Instead, he brought into effect a law that granted the GoM the right to bypass the Agong in the event a Bill presented to His Majesty was not approved within 15 days. The said law, the Constitution (Amendment) Act 1983, precipitated a crisis that led eventually to a compromise between the GoM and palaces nationwide.
In 1984, a second amendment to Article 66 provided a multi-tiered procedure that granted the Agong two 30-day delay periods to consider Bills. The first 30-days was for him to either assent to a Bill or to return it to the House it originated from with written reasons for his objections. The second was for him to review the Bill should the Dewan Rakyat have decided to re-enact it. In the event the ruler still refused to give his assent, the Bill would automatically be deemed law once the 30-day period was over.
It wasn’t a complete bypass per se.
The 1984 amendment did compel Parliament to consider objections raised by the Agong. What this means, is that the Agong did have a say in the finer nuances of laws that were eventually passed by Parliament. That didn’t go down too well with Mahathir, who waited a good eight years for an excuse to further curb the powers of rulers. That excuse presented itself in 1992 when Hockey Coach Douglas Gomez was reportedly assaulted by the then Sultan of Johor.
Following the assault, Mahathir pushed for amendments to the Federal Constitution with the stated intent of removing the legal immunity enjoyed by rulers. The amendments came into effect in March 1983 and saw various clauses to Articles 32, 38, 42, 63, 72 and 181 either being reworded or deleted. The mainstream media played up the amendments in multiple flavours and tones to deliver the impression that our rulers were not of sound judgment. Once the impression was set in, a further amendment was made to the Constitution of Malaysia in 1994 to ‘kill off’ the Agong’s say in matters of legislation.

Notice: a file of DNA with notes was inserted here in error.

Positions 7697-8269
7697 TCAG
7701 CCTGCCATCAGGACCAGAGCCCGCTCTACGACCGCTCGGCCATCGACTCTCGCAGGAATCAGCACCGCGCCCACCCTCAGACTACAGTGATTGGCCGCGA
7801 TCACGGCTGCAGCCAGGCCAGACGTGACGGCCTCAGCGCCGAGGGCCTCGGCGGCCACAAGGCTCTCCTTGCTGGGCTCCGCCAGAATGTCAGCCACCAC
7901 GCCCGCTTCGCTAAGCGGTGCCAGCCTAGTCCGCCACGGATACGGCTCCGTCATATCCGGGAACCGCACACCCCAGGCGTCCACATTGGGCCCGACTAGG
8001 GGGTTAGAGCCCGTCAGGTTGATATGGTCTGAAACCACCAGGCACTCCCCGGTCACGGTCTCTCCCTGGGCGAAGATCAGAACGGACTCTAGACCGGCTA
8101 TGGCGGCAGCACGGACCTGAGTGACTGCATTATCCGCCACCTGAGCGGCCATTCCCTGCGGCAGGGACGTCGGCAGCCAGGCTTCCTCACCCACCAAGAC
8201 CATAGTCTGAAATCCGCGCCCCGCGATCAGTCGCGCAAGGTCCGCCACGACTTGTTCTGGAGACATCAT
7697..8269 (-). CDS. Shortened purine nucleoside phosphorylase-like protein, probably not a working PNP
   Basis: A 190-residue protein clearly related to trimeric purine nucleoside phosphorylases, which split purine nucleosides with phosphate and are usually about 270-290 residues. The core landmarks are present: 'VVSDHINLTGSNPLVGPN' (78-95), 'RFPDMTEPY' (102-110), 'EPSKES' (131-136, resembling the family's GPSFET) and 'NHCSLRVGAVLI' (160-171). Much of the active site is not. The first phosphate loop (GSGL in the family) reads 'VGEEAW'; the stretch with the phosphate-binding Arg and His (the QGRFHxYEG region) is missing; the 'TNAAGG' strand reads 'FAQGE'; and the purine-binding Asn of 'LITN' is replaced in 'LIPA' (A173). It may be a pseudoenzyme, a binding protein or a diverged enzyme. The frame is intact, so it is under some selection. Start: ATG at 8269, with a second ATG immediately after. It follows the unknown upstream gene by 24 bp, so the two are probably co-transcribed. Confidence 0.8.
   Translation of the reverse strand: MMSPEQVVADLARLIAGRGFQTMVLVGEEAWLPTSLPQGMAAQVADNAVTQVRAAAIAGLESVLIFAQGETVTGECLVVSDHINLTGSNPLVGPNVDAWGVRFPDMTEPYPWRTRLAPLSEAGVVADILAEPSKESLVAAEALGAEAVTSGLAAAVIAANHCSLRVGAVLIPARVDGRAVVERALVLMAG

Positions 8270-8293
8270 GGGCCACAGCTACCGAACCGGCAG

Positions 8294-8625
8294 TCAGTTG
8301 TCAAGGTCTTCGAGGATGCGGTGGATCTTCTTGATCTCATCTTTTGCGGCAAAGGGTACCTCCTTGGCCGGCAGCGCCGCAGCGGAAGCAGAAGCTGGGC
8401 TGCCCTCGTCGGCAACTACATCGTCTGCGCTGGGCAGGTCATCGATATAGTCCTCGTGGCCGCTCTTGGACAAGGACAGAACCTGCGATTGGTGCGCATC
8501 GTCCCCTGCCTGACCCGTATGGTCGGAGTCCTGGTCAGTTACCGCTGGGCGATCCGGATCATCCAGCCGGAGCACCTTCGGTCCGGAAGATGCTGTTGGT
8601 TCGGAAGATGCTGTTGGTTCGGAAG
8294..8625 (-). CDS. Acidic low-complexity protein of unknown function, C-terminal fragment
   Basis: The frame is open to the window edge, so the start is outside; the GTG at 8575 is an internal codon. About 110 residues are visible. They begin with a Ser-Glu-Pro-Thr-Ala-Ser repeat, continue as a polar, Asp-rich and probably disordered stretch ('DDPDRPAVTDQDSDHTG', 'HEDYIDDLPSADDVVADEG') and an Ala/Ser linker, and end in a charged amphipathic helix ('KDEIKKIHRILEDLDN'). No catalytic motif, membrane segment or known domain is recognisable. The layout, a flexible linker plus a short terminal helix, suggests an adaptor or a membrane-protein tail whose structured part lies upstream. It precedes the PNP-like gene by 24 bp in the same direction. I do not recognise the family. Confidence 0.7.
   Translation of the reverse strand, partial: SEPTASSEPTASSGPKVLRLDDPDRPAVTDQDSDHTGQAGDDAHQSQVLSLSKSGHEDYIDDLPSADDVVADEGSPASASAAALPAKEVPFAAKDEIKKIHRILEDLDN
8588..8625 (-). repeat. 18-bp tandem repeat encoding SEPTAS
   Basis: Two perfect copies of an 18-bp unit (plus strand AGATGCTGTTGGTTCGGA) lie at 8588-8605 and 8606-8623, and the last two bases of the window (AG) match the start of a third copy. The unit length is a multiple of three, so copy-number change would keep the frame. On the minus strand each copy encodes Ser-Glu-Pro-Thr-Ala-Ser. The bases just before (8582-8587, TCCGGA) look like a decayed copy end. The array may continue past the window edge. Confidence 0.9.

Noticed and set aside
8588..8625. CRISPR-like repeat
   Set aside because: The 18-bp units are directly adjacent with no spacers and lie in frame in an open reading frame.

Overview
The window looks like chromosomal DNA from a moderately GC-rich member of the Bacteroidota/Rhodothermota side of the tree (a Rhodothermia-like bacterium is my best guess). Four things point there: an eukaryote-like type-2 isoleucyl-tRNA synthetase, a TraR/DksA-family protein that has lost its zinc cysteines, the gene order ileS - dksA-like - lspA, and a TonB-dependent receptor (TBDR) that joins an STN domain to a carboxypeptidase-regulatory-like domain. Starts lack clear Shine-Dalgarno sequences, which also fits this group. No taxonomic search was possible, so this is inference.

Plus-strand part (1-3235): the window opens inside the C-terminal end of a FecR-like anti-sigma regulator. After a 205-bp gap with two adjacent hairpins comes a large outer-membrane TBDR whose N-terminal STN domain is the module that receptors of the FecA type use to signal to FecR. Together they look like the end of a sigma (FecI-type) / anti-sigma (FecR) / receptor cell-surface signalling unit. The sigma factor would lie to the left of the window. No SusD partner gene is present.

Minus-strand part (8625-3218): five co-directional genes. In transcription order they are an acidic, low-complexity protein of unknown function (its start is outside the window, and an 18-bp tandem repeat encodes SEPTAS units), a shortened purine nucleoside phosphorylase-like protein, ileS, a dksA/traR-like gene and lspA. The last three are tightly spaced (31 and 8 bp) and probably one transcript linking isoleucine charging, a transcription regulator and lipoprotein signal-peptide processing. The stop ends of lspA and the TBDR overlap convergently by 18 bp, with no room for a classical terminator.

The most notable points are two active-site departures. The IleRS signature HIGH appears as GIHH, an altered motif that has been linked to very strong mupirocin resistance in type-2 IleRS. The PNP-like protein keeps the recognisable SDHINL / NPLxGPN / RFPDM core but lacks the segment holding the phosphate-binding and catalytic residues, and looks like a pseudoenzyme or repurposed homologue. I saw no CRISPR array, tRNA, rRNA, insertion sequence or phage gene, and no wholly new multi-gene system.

Mahathir has apologised for this.
In a desperate attempt to destabilise the former Barisan Nasional administration, he told reporters that the amendment was a mistake on his part as it presented the government absolute discretion in matters of legislation. According to him, the amendment left no room for higher authorities to contribute in the process of law-making and tended to strip the rakyat off their right to a say. He then accused Dato’ Seri Najib Tun Razak of using the loophole to grant himself powers akin to those a totalitarian dictator would grant himself.
But today, he’s singing a very different tune.
Having stolen the 14th general election (GE14) on a platform of lies, he told Parliament that his government had no plans to rectify the situation as he “amended the law in the (best) interest of the nation.” According to him, should the Agong be granted absolute power to reject a Bill, the rakyat would be stripped off their say as Members of Parliament elected by them could easily be ignored by the ruler. But that is the exact opposite of what he told reporters on the 27th of August 2016. On that day, he declared that the Constitution (Amendment) Act 1994 was undemocratic as it tended towards a dictatorship that had no regard for the voice of the people.
Did I not tell you that Dr Mahathir Mohamad is the greatest liar our country has ever seen?